A federal matching grant has enabled the town of Secaucus to purchase a new fire boat that will offer protection to its own residents as well as a number of other towns along the Hackensack River in Hudson County.
Thanks to an effort by Rep. Bill Pascrell Jr., and the Congressional Fire Services Caucus, Secaucus was awarded a $346,410 grant from the Federal Emergency Management Agency (FEMA).
The town council voted on Nov. 27 to provide an additional $120,000 to cover the additional cost for purchasing a land craft vessel from Lake Assault Boats in Michigan.
For many years, Secaucus was one of a handful of communities in the state with its own active marine division.
The boat currently used by the fire department was purchased from the North Hudson Regional Fire and Rescue in the early 2000s, a pumper boat with two hose connections that draws water out of the river to help fight fires.
“The old boat was purchased used,” said Secaucus Town Administrator Gary Jeffas. “We need the new boat.”
“We are able to purchase the boat because of the federal grant.” Mayor Michael Gonnelli.
The new fire boat is expected to be delivered in the spring. It will replace the previous vessel but will continue to be docked at the Coast Guard Auxiliary facility under the Rt. 3 bridge off Meadowlands Parkway.
According to the manufacturer, the new boat will include more contemporary features such hydraulic bow doors, high-capacity pumps, versatile work platforms and high-performance, quick-planing hulls to reduce response times, increase performance, and ensure crew safety.
Service beyond Secaucus
The new fire boat will provide immediate service to wide areas along the Hackensack River. Secaucus itself accounts for more than 12 miles of river front, but the department also serves as a first responder to 14 bridges along the Passaic River and 14 bridges along the Hackensack River.
Gonnelli said Secaucus patrols the southern half of the Hackensack River, which includes portions of Carlstadt, East Rutherford, Kearny, Jersey City, and Bayonne, as well as some of the tributaries leading to places like North Bergen.
In the past, the Secaucus fire boat has helped pull people out of the water, or responded to various environmental problems along the Secaucus shores of the Hackensack as well as fires in North Bergen, Jersey City, Rutherford, and the Meadowlands.
Resources devoted to on-water enforcement have become severely stressed in recent years. More than a decade ago, the state police combined two previous jurisdictions and now cover an area that goes from Sandy Hook to Lake Hopatcong, leaving local services to respond to emergency situations.
Yet even before the state cut back on its services, state police patrols were infrequent, and complaints often fell onto the shoulders of the local communities. This meant Secaucus would send out its fire boat.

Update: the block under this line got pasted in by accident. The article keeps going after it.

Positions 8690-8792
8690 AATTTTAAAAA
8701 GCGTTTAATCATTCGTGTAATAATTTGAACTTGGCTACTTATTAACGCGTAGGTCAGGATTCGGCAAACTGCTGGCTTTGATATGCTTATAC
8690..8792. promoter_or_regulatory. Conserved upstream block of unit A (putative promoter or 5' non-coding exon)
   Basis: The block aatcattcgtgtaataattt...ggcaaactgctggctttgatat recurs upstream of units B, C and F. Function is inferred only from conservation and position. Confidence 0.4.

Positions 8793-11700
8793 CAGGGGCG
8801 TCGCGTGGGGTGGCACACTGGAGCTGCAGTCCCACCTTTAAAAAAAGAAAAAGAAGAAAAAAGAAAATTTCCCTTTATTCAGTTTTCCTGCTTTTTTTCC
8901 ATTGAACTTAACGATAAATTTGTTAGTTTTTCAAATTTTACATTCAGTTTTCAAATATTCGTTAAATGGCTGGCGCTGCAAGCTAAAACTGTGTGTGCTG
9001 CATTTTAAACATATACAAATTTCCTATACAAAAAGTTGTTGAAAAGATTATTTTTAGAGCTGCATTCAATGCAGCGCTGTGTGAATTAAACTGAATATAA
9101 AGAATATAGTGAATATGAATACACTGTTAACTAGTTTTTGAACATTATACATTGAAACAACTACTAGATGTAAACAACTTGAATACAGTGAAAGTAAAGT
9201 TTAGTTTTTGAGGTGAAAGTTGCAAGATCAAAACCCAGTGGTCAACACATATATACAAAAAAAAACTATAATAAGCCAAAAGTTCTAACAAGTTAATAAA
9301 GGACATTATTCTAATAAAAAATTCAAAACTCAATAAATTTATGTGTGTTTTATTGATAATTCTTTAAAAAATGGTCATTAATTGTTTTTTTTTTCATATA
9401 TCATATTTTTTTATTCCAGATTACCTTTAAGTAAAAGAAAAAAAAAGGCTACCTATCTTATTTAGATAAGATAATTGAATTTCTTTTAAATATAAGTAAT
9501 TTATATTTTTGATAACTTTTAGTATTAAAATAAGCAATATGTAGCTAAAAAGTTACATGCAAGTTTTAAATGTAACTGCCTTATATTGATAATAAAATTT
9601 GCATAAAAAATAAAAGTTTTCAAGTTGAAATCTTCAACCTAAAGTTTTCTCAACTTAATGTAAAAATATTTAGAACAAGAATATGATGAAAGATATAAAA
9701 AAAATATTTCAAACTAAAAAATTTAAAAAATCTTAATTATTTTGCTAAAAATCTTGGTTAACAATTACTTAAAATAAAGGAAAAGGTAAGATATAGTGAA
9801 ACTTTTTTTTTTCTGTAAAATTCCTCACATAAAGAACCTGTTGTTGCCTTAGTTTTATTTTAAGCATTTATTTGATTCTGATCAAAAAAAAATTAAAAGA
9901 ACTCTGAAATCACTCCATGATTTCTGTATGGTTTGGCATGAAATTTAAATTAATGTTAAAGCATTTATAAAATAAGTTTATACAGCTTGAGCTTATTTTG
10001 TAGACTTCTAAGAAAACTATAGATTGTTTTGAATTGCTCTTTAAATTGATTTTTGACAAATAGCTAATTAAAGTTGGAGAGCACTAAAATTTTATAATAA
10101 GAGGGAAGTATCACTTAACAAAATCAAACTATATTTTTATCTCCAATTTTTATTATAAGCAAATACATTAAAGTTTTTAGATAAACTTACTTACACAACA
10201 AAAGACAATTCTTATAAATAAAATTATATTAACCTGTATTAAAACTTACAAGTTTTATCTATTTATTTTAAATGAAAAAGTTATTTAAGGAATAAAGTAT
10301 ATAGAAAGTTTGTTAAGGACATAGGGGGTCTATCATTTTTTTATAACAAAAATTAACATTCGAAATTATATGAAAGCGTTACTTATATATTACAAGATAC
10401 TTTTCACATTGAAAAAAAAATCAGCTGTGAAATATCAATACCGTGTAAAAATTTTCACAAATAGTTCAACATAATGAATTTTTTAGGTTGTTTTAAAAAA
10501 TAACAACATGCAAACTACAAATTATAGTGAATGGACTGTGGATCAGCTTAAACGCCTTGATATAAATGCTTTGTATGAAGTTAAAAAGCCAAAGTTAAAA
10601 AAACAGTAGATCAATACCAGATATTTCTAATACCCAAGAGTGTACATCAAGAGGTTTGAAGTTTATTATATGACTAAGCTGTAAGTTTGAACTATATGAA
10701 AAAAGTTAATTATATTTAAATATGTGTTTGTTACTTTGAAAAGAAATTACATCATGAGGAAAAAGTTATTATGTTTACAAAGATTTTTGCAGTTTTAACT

This included boaters in distress, onboard fires, as well as people in the water from over turned jet-skis, kayaks and such.
New Jersey waters are dangerous
U.S. Coast Guard statistics show that New Jersey waters are among the nation’s most dangerous for boating, with among the highest number of reported recreational boat accidents and boating injuries nationally. These figures are particularly startling because New Jersey does not have a year-round boating season, nor are all its waterways used as fully for recreation as they might be.
There a lot of hazards in the waterways, such as debris in the water. Indeed, as the tide comes in, telephone pole-sized logs float in the fast moving water, any of which could break a prop and leave a boat helpless.
Also, there are many structures, such as bridges, train crossings and fuel tanks along the Hackensack, all of which could very easily pose a large-scale fire or even terrorism risk, local officials said.
The new fire boat also will become one more tool for all of Hudson County since Secaucus is part of the multi-agency New Jersey Regional Fireboat Task Force (NJRFTF), which is made up of 12 departments: Edgewater, North Hudson Regional Fire & Rescue, Hoboken, Jersey City, Bayonne, Newark, Kearny, Elizabeth, Carteret, Linden and Perth Amboy.
The task force not only establishes an interagency communication and cooperation across the Port of New York and New Jersey, but also protects over 50 miles of New Jersey shoreline.
This includes critical infrastructure in the region such as transportation hubs, container terminals, marine oil transfer facilities, and chemical plants.
“These funds will go a long way in increasing firefighting capabilities in one of our nation’s largest transportation hubs,” said Rep. Pascrell.
Because the NJRFTF responds to all types of maritime emergencies including reports of people in the water, vessels in distress, fires, and hazards to navigation, the new Secaucus fireboat will likely be called on for responses anywhere in the county, but especially along the Hackensack River.
To comment on this story on-line, go to our website, www.hudsonreporter.com. Al Sullivan may be reached at email@example.com